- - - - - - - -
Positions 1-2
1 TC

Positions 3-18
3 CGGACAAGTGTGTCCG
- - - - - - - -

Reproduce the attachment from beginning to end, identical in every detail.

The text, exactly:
Positions 1-2
1 TC

Positions 3-18
3 CGGACAAGTGTGTCCG